Bill Gates: Biggest impact of AI may be decades away, but society needs to prepare now
Sometimes even Bill Gates’ crystal ball is cloudy.
The Microsoft co-founder became one of the most successful tech moguls of all time by foreseeing and capitalizing on world-changing trends, but he acknowledged this week that it’s difficult to predict when the coming tide of automation and artificial intelligence will have the most impact on the our economy and labor market.
The biggest implications could still be decades away, Gates said in a conversation with Microsoft Research Labs director Eric Horvitz on stage at the Microsoft Research Faculty Summit in Redmond this week.
“We have many decades to get this right, but it is a fairly dramatic thing that you want to get society broadly involved in helping you think about with plenty of lead time,” he said.
When a new technology is emerging, Gates observed, it’s easy to imagine widespread adoption is just around the corner. “Speech recognition, in the ’60s, people thought we must be close,” he said. “That must be an easy thing. Now, actually, we are pretty good, but that’s 50 years.”
On the flip side, he noted that the tech industry is making substantial progress in robotics and automation.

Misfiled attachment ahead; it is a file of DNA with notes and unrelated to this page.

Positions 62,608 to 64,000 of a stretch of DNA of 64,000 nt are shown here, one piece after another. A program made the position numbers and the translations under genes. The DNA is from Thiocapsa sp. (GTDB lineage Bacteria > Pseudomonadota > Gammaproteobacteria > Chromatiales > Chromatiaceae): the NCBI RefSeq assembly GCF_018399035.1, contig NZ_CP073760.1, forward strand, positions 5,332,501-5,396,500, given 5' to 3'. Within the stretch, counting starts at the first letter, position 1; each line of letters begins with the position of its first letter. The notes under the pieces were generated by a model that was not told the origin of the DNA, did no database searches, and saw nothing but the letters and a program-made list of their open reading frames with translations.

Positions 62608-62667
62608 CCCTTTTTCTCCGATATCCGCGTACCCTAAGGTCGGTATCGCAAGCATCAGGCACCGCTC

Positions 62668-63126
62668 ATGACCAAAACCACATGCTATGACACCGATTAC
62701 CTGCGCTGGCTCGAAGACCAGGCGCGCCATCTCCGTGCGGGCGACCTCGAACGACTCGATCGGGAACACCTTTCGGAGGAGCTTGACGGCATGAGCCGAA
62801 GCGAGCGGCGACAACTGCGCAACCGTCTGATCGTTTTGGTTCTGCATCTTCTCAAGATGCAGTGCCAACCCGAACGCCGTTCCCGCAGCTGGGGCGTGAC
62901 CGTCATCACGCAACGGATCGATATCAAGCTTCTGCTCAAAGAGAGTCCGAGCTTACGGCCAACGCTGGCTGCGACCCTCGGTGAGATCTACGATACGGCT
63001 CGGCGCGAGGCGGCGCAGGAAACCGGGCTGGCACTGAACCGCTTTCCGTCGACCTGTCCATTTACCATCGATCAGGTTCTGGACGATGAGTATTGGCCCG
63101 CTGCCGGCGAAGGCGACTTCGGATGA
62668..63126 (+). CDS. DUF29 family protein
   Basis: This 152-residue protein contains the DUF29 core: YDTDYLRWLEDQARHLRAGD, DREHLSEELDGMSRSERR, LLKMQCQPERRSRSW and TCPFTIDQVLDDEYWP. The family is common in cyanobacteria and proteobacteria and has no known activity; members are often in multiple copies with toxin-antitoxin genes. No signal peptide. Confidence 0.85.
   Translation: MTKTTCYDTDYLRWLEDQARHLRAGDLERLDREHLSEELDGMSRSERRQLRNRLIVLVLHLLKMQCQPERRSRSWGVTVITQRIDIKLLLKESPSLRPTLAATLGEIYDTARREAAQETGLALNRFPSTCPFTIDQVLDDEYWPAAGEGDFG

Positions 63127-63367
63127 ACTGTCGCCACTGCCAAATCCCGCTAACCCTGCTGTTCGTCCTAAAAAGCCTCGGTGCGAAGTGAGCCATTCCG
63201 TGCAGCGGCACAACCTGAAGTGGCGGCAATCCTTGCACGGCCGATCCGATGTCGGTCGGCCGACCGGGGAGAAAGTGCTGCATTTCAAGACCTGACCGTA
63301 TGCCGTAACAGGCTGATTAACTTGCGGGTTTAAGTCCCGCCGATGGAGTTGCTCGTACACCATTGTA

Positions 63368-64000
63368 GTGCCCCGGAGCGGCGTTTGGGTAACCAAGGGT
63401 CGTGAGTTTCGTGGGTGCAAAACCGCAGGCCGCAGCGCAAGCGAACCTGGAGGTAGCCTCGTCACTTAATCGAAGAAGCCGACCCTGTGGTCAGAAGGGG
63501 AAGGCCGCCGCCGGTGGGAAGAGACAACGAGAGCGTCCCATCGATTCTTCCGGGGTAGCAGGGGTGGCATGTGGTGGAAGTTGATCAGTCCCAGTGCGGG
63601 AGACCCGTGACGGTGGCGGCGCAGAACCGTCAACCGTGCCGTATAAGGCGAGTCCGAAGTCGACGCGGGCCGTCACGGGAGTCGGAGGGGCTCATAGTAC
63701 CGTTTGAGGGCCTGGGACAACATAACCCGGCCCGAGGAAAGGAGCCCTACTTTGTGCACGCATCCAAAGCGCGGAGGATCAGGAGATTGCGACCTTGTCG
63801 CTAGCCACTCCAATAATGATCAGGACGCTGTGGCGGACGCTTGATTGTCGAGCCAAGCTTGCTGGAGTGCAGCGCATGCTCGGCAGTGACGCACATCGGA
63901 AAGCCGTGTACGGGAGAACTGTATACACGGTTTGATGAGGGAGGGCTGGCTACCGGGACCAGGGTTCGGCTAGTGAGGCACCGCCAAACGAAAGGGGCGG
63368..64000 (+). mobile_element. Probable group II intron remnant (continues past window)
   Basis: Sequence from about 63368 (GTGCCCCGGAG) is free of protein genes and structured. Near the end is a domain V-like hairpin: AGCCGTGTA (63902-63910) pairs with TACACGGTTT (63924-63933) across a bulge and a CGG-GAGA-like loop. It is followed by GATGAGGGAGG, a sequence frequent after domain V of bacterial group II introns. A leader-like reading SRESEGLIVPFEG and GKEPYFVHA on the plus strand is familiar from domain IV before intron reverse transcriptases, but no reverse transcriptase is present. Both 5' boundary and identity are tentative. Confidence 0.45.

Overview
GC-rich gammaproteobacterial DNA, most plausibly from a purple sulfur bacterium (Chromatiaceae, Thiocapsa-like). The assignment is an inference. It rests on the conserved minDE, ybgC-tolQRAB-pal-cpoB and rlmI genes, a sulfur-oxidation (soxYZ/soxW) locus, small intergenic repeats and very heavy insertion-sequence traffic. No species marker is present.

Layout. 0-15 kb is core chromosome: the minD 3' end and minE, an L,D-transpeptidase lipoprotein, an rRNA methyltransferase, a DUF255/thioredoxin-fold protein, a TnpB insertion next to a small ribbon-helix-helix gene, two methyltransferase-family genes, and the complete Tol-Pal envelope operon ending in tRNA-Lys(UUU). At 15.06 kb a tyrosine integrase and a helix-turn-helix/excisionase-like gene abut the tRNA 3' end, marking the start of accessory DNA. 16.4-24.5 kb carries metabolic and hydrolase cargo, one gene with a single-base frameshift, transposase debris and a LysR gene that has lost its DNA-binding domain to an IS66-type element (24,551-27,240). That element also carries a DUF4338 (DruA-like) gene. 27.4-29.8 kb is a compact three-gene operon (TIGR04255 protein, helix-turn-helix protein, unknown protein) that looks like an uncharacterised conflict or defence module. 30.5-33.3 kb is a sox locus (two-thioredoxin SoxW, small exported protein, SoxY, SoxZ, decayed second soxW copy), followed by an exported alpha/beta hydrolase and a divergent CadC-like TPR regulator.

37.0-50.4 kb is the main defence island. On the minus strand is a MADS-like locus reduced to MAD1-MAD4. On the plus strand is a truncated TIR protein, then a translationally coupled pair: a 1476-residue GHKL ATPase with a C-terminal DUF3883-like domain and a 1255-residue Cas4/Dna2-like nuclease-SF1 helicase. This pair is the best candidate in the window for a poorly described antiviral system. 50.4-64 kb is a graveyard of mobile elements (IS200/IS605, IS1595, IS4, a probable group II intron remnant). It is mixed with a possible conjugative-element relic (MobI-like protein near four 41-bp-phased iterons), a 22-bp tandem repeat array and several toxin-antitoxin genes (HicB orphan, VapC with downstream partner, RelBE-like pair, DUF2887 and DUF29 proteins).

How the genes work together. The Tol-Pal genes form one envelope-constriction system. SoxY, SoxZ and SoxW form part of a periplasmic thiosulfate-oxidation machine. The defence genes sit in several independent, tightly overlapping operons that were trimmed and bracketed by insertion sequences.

“We’ve a little bit made it opaque by taking car driving as the paradigmatic task,” he said. “It has so much demand for reliability in dealing with arbitrary situations that are unexpected … there’s just no magic way to do it. It may actually hide from people that slowly but surely, dexterity, cost of robots, we really are making progress on these things.”
"When we did our early software products, we thought, 'Wow, we've got some money left over, we should do some long-term things.'" @BillGates says, reflecting on the creation of @MSFTResearch nearly three decades ago. "It's been a phenomenal asset." #MSFTFacSumm
Gates called for the public sector to innovate alongside the tech industry. He is particularly focused on education. Getting things right with education can “buy many generations where the labor market is well matched to what those demands will look like.”
The private sector can also play a role in retraining the workforce. Last week, Amazon announced plans to spend $700 million over the next five years to “upskill” about 100,000 employees.
The program will train Amazon workers in high-demand fields like data science and business analysis. According to a 2018 Statista report, 21 percent of companies spend between $200-400 on training per employee each year. Amazon’s budget is significantly more than the high end of that spectrum, which has companies spending $200 million on training over a five-year period.
Still, Gates seemed skeptical of the initiative.
“When Amazon said they were going to retrain 100,000 people, what did that mean? I wasn’t sure, but that was nice of them to say that,” he said.
Gates stressed the importance of adapting government programs and benefits to prepare for automation. “Government policies, in terms of the education offerings, the way the safety net works, the way the tax system works, which currently discourages labor, you want to have a huge shift,” he said, before adding, “We have many decades to get this right.”